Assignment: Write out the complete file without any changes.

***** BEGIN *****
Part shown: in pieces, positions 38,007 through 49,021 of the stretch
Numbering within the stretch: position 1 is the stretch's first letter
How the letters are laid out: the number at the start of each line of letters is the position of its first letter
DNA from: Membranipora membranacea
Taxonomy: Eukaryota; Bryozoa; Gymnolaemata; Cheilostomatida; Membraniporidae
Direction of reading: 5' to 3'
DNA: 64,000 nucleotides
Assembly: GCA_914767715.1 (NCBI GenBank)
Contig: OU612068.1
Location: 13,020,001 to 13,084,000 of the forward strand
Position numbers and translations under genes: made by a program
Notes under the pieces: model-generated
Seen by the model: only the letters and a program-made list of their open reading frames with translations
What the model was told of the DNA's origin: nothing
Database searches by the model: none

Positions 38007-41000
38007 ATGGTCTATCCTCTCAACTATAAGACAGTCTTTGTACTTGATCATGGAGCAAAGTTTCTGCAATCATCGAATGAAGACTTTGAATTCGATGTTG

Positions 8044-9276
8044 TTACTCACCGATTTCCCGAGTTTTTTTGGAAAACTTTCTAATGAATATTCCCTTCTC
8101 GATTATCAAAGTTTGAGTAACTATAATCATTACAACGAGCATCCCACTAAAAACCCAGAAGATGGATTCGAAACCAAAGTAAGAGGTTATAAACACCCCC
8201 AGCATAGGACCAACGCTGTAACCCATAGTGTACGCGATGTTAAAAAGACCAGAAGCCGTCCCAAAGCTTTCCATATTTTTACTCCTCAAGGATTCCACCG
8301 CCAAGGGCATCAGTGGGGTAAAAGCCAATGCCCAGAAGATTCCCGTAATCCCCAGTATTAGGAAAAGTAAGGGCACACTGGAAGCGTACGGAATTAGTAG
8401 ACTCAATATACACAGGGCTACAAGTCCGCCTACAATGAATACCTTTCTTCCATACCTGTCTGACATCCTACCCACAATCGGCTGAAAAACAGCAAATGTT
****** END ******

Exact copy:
Part shown: in pieces, positions 38,007 through 49,021 of the stretch
Numbering within the stretch: position 1 is the stretch's first letter
How the letters are laid out: the number at the start of each line of letters is the position of its first letter
DNA from: Membranipora membranacea
Taxonomy: Eukaryota; Bryozoa; Gymnolaemata; Cheilostomatida; Membraniporidae
Direction of reading: 5' to 3'
DNA: 64,000 nucleotides
Assembly: GCA_914767715.1 (NCBI GenBank)
Contig: OU612068.1
Location: 13,020,001 to 13,084,000 of the forward strand
Position numbers and translations under genes: made by a program
Notes under the pieces: model-generated
Seen by the model: only the letters and a program-made list of their open reading frames with translations
What the model was told of the DNA's origin: nothing
Database searches by the model: none

Positions 38007-41000
38007 ATGGTCTATCCTCTCAACTATAAGACAGTCTTTGTACTTGATCATGGAGCAAAGTTTCTGCAATCATCGAATGAAGACTTTGAATTCGATGTTG

Positions 8044-9276
8044 TTACTCACCGATTTCCCGAGTTTTTTTGGAAAACTTTCTAATGAATATTCCCTTCTC
8101 GATTATCAAAGTTTGAGTAACTATAATCATTACAACGAGCATCCCACTAAAAACCCAGAAGATGGATTCGAAACCAAAGTAAGAGGTTATAAACACCCCC
8201 AGCATAGGACCAACGCTGTAACCCATAGTGTACGCGATGTTAAAAAGACCAGAAGCCGTCCCAAAGCTTTCCATATTTTTACTCCTCAAGGATTCCACCG
8301 CCAAGGGCATCAGTGGGGTAAAAGCCAATGCCCAGAAGATTCCCGTAATCCCCAGTATTAGGAAAAGTAAGGGCACACTGGAAGCGTACGGAATTAGTAG
8401 ACTCAATATACACAGGGCTACAAGTCCGCCTACAATGAATACCTTTCTTCCATACCTGTCTGACATCCTACCCACAATCGGCTGAAAAACAGCAAATGTT